While it was a personal mission to help save his town, Rotert also gained some experience in engineering.

“I volunteered with getting the sandbags filled and arranging them to fortify the levee,” Rotert said. “We were trying to fill that in with rocks and anything that we could.

“Michael Bash (from JEO Consulting) was our engineer, who stayed in town with us and tried to make sure our levee held. He taught us what to look for, how to balance out the water that was seeping in versus the water on the outside. It was definitely hands-on experience.”

The Elkhorn River began rising early in the week and by Wednesday (March 13), it had reached 17 feet, or about two feet from flood stage.

By Friday, it had jumped to 24.11 feet, breaking the record crest set in the March 1962 flooding. That’s when the main streets that provide access from Waterloo to nearby Omaha had been closed – Maple Street, which runs along the northern border of the town, was first, followed in the next few hours by Dodge Street, just south of town, and then Center and Q Streets by mid-afternoon.

With flooding along the Platte River to the west, Waterloo had “become our own little island,” Rotert said. “That’s when we started thinking this was a little more serious than we thought it was going to be. We had only four inches left of our levee before the water would start coming over. That’s when we started getting more worried.”

That night, Rotert and other volunteers took shifts keeping an eye on the levee and the sandbags fortifying it. They walked up and down, shining flashlights to make certain all was holding up well or that more boils hadn’t popped up and caused more deterioration.

“We had someone walking all night, putting sandbags in new areas, putting up makeshift blockades around those boils,” Rotert said.

On Saturday, the river peaked at 24.63 feet or nearly six feet above flood stage, then started to recede. The relief, Rotert said, was short-lived as a rain storm rolled in late Saturday night.

“We thought the worst was over. We thought we were good. Then it went back up and spiked again just a few feet short of the high point,” Rotert said. “That put us in panic mode. But it started to drain back down on Sunday and Monday and we got some of the roads open to get access to Waterloo.”

Now that the flood waters have receded and the rivers are back to a more normal depth, there are new problems.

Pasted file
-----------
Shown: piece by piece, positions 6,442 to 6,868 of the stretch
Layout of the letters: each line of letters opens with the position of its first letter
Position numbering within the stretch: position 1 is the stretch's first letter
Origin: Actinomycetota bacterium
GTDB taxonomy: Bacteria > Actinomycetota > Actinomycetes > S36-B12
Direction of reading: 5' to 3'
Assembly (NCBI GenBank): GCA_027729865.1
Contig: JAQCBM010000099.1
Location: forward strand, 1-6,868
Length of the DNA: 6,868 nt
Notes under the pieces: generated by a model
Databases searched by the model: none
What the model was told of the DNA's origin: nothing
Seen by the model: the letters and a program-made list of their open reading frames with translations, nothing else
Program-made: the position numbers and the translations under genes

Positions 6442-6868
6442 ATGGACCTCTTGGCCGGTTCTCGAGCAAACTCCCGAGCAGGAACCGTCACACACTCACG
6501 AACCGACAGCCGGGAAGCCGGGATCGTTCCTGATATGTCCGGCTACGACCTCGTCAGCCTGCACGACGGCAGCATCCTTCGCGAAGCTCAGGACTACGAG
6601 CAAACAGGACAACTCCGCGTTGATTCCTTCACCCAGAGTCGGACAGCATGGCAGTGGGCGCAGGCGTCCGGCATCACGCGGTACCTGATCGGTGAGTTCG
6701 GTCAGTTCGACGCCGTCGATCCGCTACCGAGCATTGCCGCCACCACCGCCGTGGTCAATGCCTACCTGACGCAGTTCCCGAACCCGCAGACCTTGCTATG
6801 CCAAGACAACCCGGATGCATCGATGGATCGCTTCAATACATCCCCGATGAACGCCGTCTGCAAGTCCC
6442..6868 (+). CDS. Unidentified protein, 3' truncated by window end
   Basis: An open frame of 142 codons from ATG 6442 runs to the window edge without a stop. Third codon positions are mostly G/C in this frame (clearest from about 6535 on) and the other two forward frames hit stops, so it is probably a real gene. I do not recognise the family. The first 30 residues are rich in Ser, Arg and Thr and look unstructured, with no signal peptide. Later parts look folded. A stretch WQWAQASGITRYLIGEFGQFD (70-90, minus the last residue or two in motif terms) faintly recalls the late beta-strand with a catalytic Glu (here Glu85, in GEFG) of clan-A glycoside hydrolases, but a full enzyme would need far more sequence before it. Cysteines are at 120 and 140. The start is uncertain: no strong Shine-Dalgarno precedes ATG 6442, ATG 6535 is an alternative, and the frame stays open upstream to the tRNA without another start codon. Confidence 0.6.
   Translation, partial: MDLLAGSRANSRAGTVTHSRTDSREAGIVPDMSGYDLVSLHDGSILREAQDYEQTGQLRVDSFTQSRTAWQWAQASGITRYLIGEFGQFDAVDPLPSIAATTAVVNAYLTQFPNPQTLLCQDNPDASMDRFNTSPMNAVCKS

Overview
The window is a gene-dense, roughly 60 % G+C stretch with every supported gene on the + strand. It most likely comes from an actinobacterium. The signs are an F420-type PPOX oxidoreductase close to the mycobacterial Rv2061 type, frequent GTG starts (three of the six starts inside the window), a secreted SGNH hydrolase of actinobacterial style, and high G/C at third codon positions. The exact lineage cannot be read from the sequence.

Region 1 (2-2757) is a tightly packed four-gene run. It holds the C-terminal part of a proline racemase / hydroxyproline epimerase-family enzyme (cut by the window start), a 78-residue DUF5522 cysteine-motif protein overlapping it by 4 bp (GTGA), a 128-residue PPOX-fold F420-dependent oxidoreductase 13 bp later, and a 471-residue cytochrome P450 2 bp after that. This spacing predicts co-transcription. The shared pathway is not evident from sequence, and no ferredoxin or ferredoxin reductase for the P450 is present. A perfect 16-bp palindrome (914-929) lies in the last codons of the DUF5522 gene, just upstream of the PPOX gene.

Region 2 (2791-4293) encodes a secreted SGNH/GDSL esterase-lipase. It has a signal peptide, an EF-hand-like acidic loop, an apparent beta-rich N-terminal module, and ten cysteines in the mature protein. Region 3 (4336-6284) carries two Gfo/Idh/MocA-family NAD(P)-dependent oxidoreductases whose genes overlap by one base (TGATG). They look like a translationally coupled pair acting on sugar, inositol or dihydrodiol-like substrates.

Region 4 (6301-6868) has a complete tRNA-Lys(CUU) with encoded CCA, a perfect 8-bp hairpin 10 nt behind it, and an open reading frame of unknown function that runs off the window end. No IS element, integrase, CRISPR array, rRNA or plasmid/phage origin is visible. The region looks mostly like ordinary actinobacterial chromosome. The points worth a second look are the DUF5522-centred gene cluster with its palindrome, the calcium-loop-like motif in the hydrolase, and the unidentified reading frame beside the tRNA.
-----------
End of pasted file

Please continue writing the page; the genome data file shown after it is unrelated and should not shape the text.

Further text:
“Our roads, over on Dodge where it becomes Highway 275, that was completely destroyed, and that’s sending a lot of traffic through Waterloo right now,” Rotert said. “We’re watching the levee on the southern part of town closely now and we’re worried because it has become such a high-traffic area. It’s going to need to be re-stabilized again after Dodge is opened up and 275 allows people to bypass our area.”

Rotert said he’s been grateful to the faculty from the College of Engineering, especially Assistant Professor of Practice in Construction Kelli Herstein, who have checked in on him regularly since the flooding to offer their support and knowledge to help Rotert and the Village of Waterloo as they work to recover.

“They’ve been a huge support, to me and to the town,” Rotert said. “Dr. Herstein has been a huge resource and a mentor to me. She’s been making sure I’m good and asking ‘is there any way we can help out?’ Faculty and staff from the College of Engineering have been out there (to Waterloo) and they’ve been helpful and giving suggestions for what needs to be done.”

Though Waterloo’s levee held, the devastation caused by the recent flooding leaves plenty of work to be done nearby, Rotert said.

“We took quite a hit,” Rotert said. “On the agricultural side, it’s going to be rough for a long time. So much of the topsoil has been washed away that some farmers won’t be able to grow crops in their usual amounts for three or four years.”

Rotert said he plans to stay “for many years to come.”

“I moved back here because this is home, and it’s what was right,” Rotert said. “And that’s the reason I wanted to be in this (AE) program. This adventure with the levee and thinking about the puzzle of what we have to do appeals to me personally and as an engineer. Plus, I want to give back, which is why I try to volunteer a lot.”



Submit a Story